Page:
Biden Calls For 'an Exception to the Filibuster' to 'Codify Roe v. Wade Into Law'

By Susan Jones | June 30, 2022 | 9:44am EDT
President Joe Biden concludes his participation in the NATO summit in Madrid, Spain on June 30. (Photo by GABRIEL BOUYS/AFP via Getty Images)
President Joe Biden concludes his participation in the NATO summit in Madrid, Spain on June 30. (Photo by GABRIEL BOUYS/AFP via Getty Images)

(CNSNews.com) - Speaking in Madrid on Thursday, President Joe Biden condemned the "outrageous behavior of the Supreme Court" in overturning Roe v. Wade, and he said the Senate should make an “exception” to the filibuster if that's what it takes to codify the right to abortion.

A reporter asked Biden, "What further specific executive actions are you considering in response to the Roe ruling, and would you declare a public health emergency as several Democrats are calling on you to do?"

Biden said he's meeting with a group of governors when he returns home on Friday, "and I'll have announcements to make then," he said.

"But the first and foremost thing we should do is make it clear how outrageous this decision was and how much it impacts not just on a woman's right to choose, which is a critical, critical piece, but on privacy generally -- on privacy generally.

"And so I'm going to be talking to the governors as to what actions they think I should be taking as well, and -- but the most important thing to be clear about is, we have to change -- I believe we have to codify Roe v. Wade in the law, and the way to do that is to make sure the Congress votes to do that.

"And if the filibuster gets in the way, it's like voting rights, it should be -- we provide an exception for this -- require an exception to the filibuster for this action to deal with the Supreme Court decision."

Biden then called on NBC's Kelly O'Donnell, who told him, "You just made some news saying you would support changing the filibuster rules to codify abortion rights broadly across the country."

Biden responded, "Right to privacy, not just abortion rights, but yes, abortion rights."

O'Donnell asked Biden for his opinion on "the integrity and the impartiality of the Supreme Court -- should Americans have confidence in the court as an institution? And your views on abortion have evolved in your public life. Are you the best messenger to carry this forward (as) Democrats, many of them, many progressives, want you to do?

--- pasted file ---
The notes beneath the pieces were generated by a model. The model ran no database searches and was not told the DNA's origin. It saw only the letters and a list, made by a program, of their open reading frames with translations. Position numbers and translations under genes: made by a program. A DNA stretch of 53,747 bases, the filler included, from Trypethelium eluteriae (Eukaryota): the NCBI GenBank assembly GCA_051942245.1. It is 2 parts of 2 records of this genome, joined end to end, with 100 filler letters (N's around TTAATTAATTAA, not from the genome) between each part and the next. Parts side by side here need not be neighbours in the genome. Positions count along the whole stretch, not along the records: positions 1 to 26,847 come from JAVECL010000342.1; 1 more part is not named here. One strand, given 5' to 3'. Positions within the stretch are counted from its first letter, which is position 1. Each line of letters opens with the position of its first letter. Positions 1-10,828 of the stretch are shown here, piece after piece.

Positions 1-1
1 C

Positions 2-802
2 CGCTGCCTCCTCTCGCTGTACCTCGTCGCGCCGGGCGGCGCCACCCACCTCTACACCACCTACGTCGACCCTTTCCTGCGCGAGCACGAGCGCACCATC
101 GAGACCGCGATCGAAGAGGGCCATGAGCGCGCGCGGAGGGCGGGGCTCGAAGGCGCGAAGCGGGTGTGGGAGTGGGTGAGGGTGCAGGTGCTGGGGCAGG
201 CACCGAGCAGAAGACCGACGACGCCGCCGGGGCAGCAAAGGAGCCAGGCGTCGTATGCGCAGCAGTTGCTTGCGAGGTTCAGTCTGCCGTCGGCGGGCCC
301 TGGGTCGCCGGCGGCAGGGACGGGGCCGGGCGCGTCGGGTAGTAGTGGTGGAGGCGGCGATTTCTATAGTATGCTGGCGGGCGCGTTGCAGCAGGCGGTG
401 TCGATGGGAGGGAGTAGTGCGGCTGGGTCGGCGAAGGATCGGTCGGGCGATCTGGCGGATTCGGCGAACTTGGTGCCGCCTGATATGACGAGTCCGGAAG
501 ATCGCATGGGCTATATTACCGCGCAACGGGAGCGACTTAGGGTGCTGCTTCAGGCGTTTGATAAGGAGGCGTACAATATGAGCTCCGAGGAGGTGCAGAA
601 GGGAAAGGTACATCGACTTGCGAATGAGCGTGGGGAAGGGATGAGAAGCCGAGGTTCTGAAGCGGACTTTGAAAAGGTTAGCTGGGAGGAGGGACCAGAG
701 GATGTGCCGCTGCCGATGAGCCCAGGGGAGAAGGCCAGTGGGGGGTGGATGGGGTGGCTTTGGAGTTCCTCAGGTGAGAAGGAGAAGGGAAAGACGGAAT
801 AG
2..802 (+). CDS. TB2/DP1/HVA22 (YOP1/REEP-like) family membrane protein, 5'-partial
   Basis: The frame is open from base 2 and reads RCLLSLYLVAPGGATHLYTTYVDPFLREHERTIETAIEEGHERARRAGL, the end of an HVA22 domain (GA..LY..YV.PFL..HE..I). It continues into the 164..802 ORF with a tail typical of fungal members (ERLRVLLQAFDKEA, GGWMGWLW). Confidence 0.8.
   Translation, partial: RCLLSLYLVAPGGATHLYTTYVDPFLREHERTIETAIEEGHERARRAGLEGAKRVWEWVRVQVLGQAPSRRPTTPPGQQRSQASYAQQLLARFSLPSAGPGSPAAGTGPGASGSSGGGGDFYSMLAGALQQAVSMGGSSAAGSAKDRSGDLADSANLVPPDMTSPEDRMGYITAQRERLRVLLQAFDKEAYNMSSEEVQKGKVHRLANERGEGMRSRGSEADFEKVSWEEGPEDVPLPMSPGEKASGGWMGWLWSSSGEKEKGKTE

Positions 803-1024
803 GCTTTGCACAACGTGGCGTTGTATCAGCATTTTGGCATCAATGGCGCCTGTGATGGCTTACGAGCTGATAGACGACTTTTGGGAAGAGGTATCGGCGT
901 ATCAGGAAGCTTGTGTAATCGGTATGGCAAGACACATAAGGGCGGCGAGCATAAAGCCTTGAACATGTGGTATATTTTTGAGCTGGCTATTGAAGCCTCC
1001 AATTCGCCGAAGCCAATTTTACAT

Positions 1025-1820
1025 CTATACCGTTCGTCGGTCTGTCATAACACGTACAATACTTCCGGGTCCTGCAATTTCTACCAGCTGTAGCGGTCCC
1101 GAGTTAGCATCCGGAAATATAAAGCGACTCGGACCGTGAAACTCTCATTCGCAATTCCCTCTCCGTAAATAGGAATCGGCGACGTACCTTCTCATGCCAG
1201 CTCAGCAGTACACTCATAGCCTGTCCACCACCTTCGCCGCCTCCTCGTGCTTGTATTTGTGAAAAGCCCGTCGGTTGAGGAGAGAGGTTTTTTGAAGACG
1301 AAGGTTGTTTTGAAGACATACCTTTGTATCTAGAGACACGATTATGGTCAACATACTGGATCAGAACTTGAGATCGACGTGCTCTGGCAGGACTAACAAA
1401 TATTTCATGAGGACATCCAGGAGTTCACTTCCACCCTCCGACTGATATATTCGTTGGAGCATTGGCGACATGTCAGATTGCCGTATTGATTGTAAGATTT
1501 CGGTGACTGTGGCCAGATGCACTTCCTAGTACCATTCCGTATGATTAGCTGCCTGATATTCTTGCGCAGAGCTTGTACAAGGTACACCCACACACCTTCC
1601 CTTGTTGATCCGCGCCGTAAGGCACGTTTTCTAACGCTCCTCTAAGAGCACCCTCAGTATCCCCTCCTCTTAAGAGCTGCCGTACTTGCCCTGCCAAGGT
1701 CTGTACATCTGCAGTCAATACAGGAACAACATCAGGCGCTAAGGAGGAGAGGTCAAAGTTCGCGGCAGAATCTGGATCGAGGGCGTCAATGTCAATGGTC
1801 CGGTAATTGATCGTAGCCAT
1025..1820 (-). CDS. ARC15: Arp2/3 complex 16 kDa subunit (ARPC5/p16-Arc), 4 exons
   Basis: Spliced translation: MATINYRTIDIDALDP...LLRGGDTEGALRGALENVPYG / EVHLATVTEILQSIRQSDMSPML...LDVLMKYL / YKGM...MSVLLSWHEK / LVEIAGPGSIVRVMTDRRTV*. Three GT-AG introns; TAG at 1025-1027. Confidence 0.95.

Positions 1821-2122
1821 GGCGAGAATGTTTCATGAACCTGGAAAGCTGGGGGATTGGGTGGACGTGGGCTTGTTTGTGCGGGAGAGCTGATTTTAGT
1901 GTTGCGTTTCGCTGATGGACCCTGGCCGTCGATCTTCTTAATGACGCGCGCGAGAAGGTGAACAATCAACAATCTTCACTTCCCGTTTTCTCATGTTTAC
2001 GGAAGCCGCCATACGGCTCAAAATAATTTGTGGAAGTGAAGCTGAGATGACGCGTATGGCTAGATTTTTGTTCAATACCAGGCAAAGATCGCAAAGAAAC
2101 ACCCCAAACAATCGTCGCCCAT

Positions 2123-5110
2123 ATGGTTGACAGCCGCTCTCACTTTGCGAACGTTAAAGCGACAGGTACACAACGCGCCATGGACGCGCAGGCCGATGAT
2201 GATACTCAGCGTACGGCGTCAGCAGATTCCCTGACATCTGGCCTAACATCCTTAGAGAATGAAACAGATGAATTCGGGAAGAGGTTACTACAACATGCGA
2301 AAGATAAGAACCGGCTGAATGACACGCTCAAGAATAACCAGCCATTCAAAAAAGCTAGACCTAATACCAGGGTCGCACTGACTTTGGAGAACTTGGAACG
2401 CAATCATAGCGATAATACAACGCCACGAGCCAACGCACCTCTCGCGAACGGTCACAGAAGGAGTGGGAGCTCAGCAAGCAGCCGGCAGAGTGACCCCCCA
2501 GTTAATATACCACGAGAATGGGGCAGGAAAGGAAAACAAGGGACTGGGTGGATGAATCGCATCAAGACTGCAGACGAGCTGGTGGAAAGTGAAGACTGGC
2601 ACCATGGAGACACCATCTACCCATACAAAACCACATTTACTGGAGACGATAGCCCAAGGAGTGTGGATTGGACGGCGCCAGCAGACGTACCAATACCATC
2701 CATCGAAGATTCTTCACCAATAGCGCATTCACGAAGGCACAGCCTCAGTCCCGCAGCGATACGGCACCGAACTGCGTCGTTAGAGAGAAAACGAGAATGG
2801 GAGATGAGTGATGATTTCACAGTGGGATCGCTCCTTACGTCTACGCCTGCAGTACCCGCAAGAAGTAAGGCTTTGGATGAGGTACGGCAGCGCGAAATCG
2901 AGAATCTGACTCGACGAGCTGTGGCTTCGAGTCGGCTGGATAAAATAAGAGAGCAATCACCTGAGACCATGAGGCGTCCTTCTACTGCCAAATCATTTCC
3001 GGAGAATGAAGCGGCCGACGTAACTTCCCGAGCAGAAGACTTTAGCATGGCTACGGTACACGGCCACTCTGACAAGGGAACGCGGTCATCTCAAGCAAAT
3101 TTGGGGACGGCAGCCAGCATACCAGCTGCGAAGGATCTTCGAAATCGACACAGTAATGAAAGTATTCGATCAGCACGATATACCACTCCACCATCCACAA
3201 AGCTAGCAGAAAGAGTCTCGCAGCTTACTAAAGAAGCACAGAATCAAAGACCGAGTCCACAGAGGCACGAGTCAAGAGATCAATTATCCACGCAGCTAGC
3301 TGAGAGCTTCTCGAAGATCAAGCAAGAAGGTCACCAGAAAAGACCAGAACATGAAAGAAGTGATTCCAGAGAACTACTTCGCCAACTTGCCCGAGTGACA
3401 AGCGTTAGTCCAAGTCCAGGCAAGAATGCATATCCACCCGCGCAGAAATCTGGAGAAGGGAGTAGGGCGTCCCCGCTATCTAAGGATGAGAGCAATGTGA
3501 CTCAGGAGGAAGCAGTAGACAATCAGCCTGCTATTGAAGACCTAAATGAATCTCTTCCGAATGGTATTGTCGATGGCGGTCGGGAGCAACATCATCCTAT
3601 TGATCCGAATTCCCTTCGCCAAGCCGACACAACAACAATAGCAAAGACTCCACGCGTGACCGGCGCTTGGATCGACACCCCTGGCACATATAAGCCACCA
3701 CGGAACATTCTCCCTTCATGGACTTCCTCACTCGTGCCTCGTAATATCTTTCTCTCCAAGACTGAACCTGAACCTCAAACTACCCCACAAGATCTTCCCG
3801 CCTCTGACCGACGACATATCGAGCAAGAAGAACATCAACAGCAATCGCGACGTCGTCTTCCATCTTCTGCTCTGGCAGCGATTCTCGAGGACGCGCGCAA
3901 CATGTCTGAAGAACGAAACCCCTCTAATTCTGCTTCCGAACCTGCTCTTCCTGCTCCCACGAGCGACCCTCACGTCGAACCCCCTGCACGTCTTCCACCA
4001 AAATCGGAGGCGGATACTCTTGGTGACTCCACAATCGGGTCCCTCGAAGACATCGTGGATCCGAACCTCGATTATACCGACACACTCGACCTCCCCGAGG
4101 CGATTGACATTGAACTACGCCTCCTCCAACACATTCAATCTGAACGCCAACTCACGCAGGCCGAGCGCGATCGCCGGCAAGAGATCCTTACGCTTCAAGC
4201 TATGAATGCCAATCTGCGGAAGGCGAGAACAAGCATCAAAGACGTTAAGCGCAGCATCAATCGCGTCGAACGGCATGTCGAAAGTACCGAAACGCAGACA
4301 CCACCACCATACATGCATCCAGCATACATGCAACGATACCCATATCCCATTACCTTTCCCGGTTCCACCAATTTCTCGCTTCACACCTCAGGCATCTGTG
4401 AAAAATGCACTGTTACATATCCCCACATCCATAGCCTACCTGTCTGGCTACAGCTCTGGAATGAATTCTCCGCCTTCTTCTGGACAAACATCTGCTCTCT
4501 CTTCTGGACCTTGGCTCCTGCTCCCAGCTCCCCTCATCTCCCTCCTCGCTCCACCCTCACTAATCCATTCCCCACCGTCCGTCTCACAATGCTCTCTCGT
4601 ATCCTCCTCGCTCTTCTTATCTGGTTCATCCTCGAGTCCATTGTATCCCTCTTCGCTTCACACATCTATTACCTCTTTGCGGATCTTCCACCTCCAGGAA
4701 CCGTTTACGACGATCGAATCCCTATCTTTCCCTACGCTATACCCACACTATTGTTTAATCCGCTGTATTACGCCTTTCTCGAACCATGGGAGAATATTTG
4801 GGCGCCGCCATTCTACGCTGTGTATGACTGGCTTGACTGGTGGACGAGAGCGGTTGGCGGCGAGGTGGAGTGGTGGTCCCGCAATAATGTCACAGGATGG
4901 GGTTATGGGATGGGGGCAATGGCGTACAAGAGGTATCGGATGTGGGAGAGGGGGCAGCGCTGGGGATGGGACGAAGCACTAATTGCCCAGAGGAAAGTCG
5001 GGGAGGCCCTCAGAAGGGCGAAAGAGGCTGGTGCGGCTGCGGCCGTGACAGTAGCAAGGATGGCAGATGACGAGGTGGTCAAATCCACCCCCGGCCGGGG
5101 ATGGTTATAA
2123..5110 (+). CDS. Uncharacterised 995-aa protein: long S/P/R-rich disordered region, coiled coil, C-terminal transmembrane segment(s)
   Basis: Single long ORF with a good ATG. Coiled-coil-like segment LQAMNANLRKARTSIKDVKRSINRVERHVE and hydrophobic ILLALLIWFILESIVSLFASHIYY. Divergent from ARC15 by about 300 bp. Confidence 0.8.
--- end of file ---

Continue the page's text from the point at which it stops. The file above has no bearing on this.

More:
"Yeah, I am," Biden said:

"I'm the president of the United States of America. That makes me the best messenger. And I really think that it's a serious, serious problem that the court has thrust upon the United States.

"Not just in terms of the right to choose, but in terms of the right to who you can marry, the right -- a whole range of issues related to privacy. And I have written way back a number of lawyer articles about ninth amendment and the 14th amendment -- why the privacy is considered as part of a constitutional guarantee.

"And they've just wiped it all out. And so I'm the only president they got, and I feel extremely strongly that I'm going to do everything in my power, which I legally can do, in terms of executive orders as well as push the Congress and the public.

"The bottom line here is, if you care, if the polling data is correct and you think this decision by the court was an outrage or a significant mistake, vote. Show up and vote. Vote in the off year, and vote, vote, vote. That's how we'll change it."

Biden ended the news conference there, telling objecting reporters, "there's no such thing as a quick one (question). I'm out of here."

He was a little confused about which way to exit the stage.

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